Duchess aims to help elderly people at Alnwick Garden

Alnwick Garden Sparkle  Grand Cascade

11:43am 12th January 2018
(Updated 2:40pm 12th January 2018)

A programme at Alnwick Garden is aiming to reach out to local communities.

The Duchess of Northumberland's Drop In Centre for the lonely is looking to replicate the scheme.

The charitable programme provides therapeutic gardening and wellbeing activities for older people and adults with early onset dementia and memory loss.

They've received a 40 thousand pound donation to develop services over the next 2 years.

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The Stuart Halbert Foundation has donated the sizeable figure to charity The Alnwick Garden Trust's Elderberries project enabling it to extend sessions significantly and put much needed funds into the healthcare project.  

The "Blooming Well initiative" and the "Elderberries are run by The Alnwick Garden Trust, who provide theraueptic gardening, arts and culture sessions for people experiencing the early signs of dementia, as well as providing respite for their family or carers.

The current group is now five years old and is highly regarded by its attendees - although dementia can affect memory, sufferers still understand emotion and connect attending the Blooming Well sessions with happiness.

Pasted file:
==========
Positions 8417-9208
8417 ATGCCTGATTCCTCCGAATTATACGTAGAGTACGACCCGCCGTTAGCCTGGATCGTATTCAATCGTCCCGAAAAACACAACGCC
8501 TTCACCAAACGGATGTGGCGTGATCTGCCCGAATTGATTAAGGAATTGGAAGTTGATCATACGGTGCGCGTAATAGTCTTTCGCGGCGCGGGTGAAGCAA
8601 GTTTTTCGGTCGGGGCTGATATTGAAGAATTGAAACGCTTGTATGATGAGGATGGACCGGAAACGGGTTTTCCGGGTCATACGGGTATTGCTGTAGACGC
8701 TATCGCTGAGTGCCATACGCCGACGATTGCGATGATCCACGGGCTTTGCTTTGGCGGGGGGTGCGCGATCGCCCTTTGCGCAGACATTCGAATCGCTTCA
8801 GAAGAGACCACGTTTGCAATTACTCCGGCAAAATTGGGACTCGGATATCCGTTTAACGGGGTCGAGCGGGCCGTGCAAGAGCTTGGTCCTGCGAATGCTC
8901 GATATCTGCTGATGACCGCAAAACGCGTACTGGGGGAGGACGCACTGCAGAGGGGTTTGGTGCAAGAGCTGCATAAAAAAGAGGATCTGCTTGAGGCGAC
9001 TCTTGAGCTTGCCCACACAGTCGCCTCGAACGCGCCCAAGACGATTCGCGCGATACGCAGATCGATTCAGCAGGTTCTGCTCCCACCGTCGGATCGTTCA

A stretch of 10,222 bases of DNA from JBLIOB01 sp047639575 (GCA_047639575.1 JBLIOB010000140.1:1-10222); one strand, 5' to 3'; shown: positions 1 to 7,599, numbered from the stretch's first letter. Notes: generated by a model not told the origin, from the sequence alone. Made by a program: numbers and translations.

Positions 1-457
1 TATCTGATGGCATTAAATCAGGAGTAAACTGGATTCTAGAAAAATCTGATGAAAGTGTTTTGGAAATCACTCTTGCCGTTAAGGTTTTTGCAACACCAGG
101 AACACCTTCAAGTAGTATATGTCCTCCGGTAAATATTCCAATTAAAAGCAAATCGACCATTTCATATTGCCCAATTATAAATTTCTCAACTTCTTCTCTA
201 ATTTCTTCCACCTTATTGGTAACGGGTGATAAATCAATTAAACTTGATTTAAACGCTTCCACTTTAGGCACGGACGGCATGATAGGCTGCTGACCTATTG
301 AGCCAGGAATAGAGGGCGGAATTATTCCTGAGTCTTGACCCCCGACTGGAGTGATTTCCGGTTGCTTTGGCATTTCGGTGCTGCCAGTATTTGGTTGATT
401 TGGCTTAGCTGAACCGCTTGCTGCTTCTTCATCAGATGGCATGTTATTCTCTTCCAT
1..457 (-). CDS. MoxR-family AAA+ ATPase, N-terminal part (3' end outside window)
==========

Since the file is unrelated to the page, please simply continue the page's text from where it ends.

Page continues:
The Stuart Halbert Foundation was established in 2010 to serve those people and causes that merit support from the private sector.  

Gary Lydiate, Chair of the Foundation, said:

"We have seen at first hand the work that the team behind The Elderberries and the Bloomingwell Project have achieved and it is tremendously heartwarming.  The geography here is such that loneliness becomes so much more damaging to the older population and there are fewer opportunities to connect and develop relationships.  We're so pleased that our support of the centre is going some way to tackling this, and we wish them all the best as it continues to go from strength to strength."

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Mark Brassell, CEO at The Alnwick Garden, said the money would make a "huge difference" to the lives of many families living with dementia.

The Duchess of Northumberland said

"The Alnwick Garden was built primarily to benefit the local community and nothing has changed in that vision over the past 20 years. To view The Alnwick Garden as other gardens around the world would be a mistake. It has clear social aims and objectives and it operates very differently to other gardens. The Alnwick Garden is in better health than ever before and for the first time in six years and we are able to concentrate fully on the fundraising to complete the garden and our vision. There is so much more to come".

The Alnwick Garden is one of the world's most contemporary gardens. Also home to the Poison Garden and The Treehouse.

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